The after-shocks from April 15’s ‘Black Friday’ continue to be felt around the world of poker, with poker legend Doyle Brunson stating that he won’t participate in the World Series of Poker (WSOP)’s main event, which starts on Thursday in Las Vegas.
The $10,000 No-Limit Hold’em Championship is the final event of this year’s WSOP and will now be minus two of poker’s biggest names in Doyle Brunson and Phil Ivey, with the US Department of Justice (DoJ) decision to shut down several poker websites being cited as the reasons behind this duo’s absence.
Brunson took to microblogging website Twitter last night to state that there will be “no main event for me” this year – unless “the DOJ (Department of Justice) will stake me”.
The 78-year-old will, of course, join 35-year-old Ivey on the sidelines following the eight-time WSOP bracelet winner’s decision to boycott the series as he gave his backing to American players unable to access their accounts with poker website Full Tilt Poker.
Brunson – who has 10 WSOP gold bracelets to his name, with the last coming at the 2005 $5,000 Six-Handed No-Limit Hold’em event for $367,800 – recently cut his ties with poker website Doyles Room following its seizure in accordance with an investigation into the violation of online gambling laws.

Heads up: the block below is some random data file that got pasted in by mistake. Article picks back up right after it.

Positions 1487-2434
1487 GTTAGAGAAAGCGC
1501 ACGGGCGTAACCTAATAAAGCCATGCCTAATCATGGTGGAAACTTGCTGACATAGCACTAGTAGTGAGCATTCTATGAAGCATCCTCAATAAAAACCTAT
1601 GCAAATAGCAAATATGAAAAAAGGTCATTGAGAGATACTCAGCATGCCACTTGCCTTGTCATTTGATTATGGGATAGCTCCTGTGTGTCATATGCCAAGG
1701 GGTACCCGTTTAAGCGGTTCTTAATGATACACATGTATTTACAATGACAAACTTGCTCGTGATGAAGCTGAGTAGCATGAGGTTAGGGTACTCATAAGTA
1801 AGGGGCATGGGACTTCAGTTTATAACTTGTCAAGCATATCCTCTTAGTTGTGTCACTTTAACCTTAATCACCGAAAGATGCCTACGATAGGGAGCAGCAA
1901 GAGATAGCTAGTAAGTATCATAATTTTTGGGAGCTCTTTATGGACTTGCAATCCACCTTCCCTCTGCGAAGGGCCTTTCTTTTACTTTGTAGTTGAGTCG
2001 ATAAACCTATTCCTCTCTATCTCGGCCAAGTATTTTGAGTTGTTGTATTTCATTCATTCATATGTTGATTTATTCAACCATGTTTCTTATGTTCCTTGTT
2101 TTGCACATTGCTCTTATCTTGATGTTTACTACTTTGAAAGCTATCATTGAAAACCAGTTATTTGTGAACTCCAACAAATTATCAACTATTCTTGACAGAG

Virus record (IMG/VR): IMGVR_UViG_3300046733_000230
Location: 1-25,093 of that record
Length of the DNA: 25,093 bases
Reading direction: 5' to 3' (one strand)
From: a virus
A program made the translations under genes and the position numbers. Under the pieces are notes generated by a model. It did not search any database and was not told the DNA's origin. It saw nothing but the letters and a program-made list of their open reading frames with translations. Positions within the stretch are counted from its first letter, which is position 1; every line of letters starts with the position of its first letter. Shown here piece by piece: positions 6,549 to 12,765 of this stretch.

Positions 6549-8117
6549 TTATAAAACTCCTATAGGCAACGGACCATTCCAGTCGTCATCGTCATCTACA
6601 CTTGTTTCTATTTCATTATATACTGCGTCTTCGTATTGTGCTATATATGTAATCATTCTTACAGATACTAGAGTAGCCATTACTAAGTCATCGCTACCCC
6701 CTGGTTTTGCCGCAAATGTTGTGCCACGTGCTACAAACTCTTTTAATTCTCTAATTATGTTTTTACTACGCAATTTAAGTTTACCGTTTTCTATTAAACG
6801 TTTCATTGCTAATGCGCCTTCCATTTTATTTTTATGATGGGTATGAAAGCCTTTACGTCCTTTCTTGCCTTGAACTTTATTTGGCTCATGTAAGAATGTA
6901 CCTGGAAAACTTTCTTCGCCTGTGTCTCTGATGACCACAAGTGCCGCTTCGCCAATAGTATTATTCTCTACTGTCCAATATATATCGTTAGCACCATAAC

However, those sequence of events seem to have affected The Godfather of Poker, with Brunson – following his receipt of numerous questions asking him why he has decided to give the WSOP main event a miss – tweeting that, while money is not an issue, he has “lost a lot of passion for the game since Black Friday”.
The Poker Hall of Fame inductee hasn’t enjoyed his best year at the WSOP, having failed to go deep in any of the events he has entered, with Bronson – soon after his exit from the $50,000 Player’s Championship – tweeting: “Busted… Total nightmare… Goodbye WSOP”.
He then followed that up just a few hours later with:
And BTW, Murphy’s Law is in full force, ‘If anything can go wrong, it will’.”, before adding that “at least it seems to be for me, but be careful for a few days:-).
However, the Las Vegas pro – who has more than 50 years’ experience at poker tables – felt compelled to quash any rumors circulating that he would be quitting live poker completely, even though he tweeted last weekend that “you might be watching my last tournament. If I don’t play well (up to my standards), I may retire from tournament poker”.
Additionally, following a tweet asking Brunson why the events of Black Friday – when Full Tilt Poker, PokerStars and Absolute Poker were shut down by the US government – had hit him so hard, he responded by writing that
maybe because I’m getting old….. Mother Nature is a bitch!
Certainly, the prestige of the WSOP’s main event will be significantly reduced without Brunson and Ivey – who is considered by many to be the greatest poker player of all time – in attendance.
Hopefully by this time next year we’ll see those two poker superstars back in the main event field at the 43rd staging of the WSOP at the Rio All-Suite Hotel & Casino.